No one wants to eat cold food and delaying present opening can be tough. But remember that new moms often feel invisible, so do what you can to make sure the new mom feels included. Wait a few extra minutes so that she can be involved with as much of the festivity as possible. Ask her questions about her, not just the baby.

Let her know that she's still important, as a person, not just the baby's mom.

Most of the time, being inclusive isn't that hard. Actually, it's so easy, even 4-year-olds can grasp it. That's the message body acceptance activist and Instagram user Milly Smith wanted to share when she posted a photo of her son, Eli, explaining a very simple thing: "Some men have periods too. If I can get it, so can you."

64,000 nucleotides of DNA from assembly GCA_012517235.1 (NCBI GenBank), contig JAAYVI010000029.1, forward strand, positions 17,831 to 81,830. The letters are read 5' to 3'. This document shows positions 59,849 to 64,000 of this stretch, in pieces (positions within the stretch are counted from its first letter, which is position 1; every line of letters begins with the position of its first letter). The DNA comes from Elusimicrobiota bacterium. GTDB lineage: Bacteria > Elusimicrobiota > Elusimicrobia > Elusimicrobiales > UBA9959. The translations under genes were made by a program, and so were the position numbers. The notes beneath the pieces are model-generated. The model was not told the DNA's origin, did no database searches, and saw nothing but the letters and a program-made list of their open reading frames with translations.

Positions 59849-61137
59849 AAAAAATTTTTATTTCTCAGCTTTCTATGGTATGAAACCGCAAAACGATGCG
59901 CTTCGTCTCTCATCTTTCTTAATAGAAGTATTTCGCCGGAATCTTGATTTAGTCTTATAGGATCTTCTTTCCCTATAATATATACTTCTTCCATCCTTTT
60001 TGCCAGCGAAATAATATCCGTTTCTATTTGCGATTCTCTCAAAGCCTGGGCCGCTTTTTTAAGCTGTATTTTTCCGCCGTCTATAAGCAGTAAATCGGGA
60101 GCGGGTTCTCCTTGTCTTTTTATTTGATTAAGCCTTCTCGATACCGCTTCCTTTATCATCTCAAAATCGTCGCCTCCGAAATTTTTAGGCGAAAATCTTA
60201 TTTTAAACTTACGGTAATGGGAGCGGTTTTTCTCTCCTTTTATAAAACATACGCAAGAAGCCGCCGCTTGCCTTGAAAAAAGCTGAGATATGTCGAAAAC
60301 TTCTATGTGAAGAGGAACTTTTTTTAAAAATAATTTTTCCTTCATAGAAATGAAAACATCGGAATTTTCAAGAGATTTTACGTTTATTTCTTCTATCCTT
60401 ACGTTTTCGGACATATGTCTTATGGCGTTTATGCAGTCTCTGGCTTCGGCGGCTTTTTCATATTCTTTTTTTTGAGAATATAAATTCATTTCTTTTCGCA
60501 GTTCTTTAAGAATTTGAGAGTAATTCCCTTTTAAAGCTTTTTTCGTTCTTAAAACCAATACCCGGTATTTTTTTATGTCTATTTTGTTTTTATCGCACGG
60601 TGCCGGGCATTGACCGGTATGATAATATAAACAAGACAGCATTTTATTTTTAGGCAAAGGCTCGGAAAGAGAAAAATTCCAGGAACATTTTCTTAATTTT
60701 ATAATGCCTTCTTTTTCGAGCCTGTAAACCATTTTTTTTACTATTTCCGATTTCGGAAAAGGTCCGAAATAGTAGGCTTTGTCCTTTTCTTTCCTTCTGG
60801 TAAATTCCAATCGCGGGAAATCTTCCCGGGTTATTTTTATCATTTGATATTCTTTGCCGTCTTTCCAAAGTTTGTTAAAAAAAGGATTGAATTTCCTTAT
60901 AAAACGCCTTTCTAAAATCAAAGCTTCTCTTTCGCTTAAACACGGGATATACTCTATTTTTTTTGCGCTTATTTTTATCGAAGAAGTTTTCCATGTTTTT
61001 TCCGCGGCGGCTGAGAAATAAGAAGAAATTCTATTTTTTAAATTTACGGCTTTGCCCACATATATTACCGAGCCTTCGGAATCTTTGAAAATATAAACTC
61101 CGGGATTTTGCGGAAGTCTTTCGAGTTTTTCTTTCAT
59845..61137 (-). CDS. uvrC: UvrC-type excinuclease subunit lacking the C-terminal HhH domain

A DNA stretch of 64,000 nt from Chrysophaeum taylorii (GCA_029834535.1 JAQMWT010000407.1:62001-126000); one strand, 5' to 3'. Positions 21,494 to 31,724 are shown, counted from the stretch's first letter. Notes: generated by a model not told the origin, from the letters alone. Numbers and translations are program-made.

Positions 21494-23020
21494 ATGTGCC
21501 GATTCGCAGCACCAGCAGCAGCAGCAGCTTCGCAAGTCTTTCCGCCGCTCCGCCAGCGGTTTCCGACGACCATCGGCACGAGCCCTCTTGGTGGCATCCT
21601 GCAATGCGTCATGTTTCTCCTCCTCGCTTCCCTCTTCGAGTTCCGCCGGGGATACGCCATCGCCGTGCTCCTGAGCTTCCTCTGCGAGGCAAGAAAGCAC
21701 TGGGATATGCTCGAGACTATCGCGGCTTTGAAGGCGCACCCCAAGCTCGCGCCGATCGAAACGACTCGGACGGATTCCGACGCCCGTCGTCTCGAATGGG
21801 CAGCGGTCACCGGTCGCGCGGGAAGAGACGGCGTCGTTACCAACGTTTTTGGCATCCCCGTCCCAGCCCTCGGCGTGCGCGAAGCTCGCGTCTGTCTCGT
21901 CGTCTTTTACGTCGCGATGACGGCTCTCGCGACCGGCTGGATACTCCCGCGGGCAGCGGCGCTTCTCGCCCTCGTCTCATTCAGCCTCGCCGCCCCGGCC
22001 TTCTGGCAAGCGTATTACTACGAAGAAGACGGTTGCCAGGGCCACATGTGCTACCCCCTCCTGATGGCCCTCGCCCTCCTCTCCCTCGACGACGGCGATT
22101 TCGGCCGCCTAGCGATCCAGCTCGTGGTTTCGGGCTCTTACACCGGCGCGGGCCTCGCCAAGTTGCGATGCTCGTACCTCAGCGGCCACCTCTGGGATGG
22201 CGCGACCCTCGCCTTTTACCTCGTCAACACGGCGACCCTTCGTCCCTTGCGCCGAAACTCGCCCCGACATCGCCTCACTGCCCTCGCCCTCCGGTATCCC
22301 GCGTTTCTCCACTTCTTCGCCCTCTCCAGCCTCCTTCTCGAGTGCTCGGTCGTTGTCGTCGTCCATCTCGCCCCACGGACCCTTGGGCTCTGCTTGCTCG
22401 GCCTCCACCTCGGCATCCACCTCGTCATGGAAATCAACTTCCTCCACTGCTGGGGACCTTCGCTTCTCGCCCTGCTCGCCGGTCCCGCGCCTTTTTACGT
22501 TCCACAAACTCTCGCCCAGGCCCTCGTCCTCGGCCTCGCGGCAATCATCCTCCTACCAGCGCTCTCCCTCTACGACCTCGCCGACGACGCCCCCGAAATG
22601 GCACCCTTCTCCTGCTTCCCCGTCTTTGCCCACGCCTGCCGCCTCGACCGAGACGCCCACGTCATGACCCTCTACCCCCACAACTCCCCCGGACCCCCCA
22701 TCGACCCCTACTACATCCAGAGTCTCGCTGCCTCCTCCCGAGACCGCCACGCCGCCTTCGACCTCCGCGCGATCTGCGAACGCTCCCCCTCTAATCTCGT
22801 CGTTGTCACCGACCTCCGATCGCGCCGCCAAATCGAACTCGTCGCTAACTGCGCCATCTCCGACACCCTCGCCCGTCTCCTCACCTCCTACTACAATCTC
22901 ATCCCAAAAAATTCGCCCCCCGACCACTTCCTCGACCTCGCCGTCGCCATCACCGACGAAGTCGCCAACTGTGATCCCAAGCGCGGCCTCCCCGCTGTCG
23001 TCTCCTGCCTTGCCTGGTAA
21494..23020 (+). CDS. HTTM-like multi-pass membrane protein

Theoretically, it is easy to get the fact that non-binary people and some trans men menstruate. Usually, body-affirming hormone treatments stop them from menstruating, but that's not always the case. Sometimes their period will stop for years but make a surprise return for a variety of reasons, such as a medication change. Bodies like to keep us guessing like that.

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And yet, many of us, particularly cisgender people, fall back on our habitual ways of speaking about periods without even thinking about it. We have a hard enough time discussing menses as it is, so this may be one of the last vestiges of non-inclusive talk. When a young kid asks why mama is bleeding, the knee-jerk reaction could be to say, "It's just something that women do," hoping not to have to explain the finer points of sex and reproduction for a few more years.

But Smith is here to remind us not to do the knee-jerk thing.